“Consequently, no special rights to speak as a county commissioner will be afforded in our business meetings,” Gordon added in the email. “The Fair board has an MOU relationship with the prosecutor’s office. They will assist us on all legal matters when required and provide any necessary training in any matters pertaining to the lawful conduct of our business meetings.”
That email arrived on the morning of March 29 — the same day the Fair Board was slated to hold a special meeting in the evening. Records show Omodt replied to Gordon’s email in the afternoon prior to that meeting, stating he intended to be at the meeting in his liaison capacity and that it was “not the decision of the Fair Board to dictate policy to the Bonner County Board of Commissioners.”
Bonner County Sheriff’s Office personnel were present at the meeting at the request of the Fair Board, according to Wheeler. Omodt shared at the BOCC meeting April 4 that there were three law enforcement officers on hand, apparently to quell an anticipated disruption by the District 3 commissioner.
In an audio recording Omodt shared with the Reader, he can be heard speaking with BCSO Sgt. Aaron Flynn, who told Omodt that he was there to “remove” the commissioner should he attempt to stay after the Fair Board’s public session and into executive business. When Omodt asked the officer where he got the information about his alleged intent to stay for the executive session, Flynn would not say.
Omodt told the Reader that his conversation with Flynn prior to the meeting was his only interaction with BCSO officials that evening, as he “left when the open meeting ended.”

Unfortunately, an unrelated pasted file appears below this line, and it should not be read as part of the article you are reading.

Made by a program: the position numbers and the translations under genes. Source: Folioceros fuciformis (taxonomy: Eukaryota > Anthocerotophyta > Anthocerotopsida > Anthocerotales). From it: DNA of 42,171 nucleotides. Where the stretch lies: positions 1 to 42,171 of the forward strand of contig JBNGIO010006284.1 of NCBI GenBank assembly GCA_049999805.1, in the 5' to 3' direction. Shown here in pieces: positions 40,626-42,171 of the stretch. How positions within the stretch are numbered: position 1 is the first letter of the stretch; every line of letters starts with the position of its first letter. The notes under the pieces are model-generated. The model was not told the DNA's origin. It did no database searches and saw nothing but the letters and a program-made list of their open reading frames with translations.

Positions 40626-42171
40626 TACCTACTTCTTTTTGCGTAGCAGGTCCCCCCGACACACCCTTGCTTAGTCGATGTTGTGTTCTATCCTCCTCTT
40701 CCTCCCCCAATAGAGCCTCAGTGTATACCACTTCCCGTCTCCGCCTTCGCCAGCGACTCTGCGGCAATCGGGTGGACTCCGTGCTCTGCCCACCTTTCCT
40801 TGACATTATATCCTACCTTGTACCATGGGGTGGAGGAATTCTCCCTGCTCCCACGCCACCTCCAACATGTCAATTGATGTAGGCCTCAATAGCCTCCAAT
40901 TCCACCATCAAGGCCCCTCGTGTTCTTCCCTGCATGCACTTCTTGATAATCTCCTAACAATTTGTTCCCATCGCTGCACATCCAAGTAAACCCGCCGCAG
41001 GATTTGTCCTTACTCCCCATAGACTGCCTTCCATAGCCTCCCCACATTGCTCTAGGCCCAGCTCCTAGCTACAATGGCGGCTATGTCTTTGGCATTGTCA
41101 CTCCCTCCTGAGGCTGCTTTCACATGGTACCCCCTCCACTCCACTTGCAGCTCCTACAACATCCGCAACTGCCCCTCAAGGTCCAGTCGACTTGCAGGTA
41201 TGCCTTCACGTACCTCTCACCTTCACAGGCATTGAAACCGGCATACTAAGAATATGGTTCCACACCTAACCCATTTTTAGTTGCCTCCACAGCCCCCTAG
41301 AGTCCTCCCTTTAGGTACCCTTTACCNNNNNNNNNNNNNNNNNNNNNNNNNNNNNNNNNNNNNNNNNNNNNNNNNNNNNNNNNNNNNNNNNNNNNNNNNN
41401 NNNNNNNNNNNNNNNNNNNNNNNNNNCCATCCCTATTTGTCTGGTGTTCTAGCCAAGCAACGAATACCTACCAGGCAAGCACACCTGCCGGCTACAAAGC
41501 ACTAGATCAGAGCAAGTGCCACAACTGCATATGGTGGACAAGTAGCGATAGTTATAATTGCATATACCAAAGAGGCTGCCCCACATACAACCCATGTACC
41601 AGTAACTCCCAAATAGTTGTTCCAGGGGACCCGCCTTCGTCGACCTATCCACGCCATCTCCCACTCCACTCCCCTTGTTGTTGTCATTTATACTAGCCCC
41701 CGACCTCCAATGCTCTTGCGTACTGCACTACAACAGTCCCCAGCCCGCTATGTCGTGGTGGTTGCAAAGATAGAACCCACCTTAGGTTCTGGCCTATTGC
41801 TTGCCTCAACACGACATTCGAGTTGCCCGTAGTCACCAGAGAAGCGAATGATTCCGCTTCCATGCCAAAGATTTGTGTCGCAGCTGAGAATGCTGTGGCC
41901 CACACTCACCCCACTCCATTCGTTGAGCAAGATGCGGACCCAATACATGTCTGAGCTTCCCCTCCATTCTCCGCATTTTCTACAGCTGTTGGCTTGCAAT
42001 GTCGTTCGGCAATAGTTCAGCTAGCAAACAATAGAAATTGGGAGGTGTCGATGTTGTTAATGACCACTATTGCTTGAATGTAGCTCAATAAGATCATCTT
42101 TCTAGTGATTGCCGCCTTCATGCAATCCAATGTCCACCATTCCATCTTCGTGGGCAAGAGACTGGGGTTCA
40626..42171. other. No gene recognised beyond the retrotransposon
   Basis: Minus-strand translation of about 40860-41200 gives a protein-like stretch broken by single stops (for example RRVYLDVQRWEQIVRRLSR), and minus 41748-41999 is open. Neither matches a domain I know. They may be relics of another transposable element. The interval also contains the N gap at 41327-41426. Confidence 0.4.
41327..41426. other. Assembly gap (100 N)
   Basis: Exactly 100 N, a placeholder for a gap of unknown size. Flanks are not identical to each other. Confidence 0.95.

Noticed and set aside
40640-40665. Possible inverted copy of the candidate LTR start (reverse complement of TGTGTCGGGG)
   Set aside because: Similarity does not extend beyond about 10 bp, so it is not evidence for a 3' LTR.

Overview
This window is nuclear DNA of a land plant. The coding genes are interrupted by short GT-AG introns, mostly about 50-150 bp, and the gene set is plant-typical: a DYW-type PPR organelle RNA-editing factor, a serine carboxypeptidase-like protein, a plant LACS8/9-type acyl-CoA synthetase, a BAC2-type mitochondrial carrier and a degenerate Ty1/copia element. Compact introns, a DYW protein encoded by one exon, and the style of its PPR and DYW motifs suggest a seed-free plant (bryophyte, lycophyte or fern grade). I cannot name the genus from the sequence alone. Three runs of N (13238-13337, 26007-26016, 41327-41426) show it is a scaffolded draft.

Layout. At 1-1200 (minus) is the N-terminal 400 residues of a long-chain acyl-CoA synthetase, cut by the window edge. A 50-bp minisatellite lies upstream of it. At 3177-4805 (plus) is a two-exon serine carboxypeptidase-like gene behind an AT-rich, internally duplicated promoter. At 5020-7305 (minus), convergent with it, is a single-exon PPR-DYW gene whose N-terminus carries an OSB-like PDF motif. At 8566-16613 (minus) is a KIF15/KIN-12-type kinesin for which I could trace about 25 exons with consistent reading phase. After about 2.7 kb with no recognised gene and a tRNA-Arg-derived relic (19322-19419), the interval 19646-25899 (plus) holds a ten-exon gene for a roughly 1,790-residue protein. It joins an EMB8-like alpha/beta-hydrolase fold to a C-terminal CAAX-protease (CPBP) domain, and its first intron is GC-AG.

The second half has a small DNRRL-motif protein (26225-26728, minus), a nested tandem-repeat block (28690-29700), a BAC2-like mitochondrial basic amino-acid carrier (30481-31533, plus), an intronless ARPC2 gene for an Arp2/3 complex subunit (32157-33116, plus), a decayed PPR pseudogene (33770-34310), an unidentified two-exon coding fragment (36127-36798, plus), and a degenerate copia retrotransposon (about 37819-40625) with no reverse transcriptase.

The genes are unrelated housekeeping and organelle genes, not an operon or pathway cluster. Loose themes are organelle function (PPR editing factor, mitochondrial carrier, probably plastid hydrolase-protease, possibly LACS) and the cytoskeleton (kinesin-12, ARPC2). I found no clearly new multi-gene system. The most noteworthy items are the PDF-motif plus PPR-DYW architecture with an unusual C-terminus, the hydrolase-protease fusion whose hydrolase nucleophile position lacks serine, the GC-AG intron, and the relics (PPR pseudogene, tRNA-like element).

In his recollection of the interaction shared at the April 4 BOCC meeting, Omodt listed several instances of what he saw as legitimate public safety concerns, and then said, “Sending three deputies to protect the Bonner County Fair Board from a Bonner County commissioner is an interesting use of resources.”
Omodt’s remarks prompted others to speak on the issue at the April 4 BOCC meeting, including Wheeler, who read aloud from an email he received March 30 from Bonner County Human Resources Director Cindy Binkerd accusing Omodt of being a “bully.”
According to Binkerd’s email, “the Fair Board members were truly appreciative of the sheriff providing law enforcement for the meeting and said they were so relieved” due to the anticipated confrontation with Omodt, who Binkerd said displays “behaviors” such as “arrogance, staring, talking over others, body posture that portrays dominance and smirking” as a means to “intimidate” them.
“The behaviors of Commissioner Omodt need to stop and until so, it would be prudent to ensure law enforcement coverage at future Fair Board meetings,” Binkerd wrote. “Ideally it would be [in the] best interest of the Fair Board for Mr. Omodt to refrain from attending at all.”
Wheeler confirmed with the Reader that one BCSO deputy was present at the Fair Board’s April 10 meeting, as did Omodt, who attended and said he shared copies of the IDPR email with Fair Board members.
While we have you ...
... if you appreciate that access to the news, opinion, humor, entertainment and cultural reporting in the Sandpoint Reader is freely available in our print newspaper as well as here on our website, we have a favor to ask. The Reader is locally owned and free of the large corporate, big-money influence that affects so much of the media today. We're supported entirely by our valued advertisers and readers. We're committed to continued free access to our paper and our website here with NO PAYWALL - period. But of course, it does cost money to produce the Reader. If you're a reader who appreciates the value of an independent, local news source, we hope you'll consider a voluntary contribution. You can help support the Reader for as little as $1.
You can contribute at either Paypal or Patreon.Contribute at Patreon Contribute at Paypal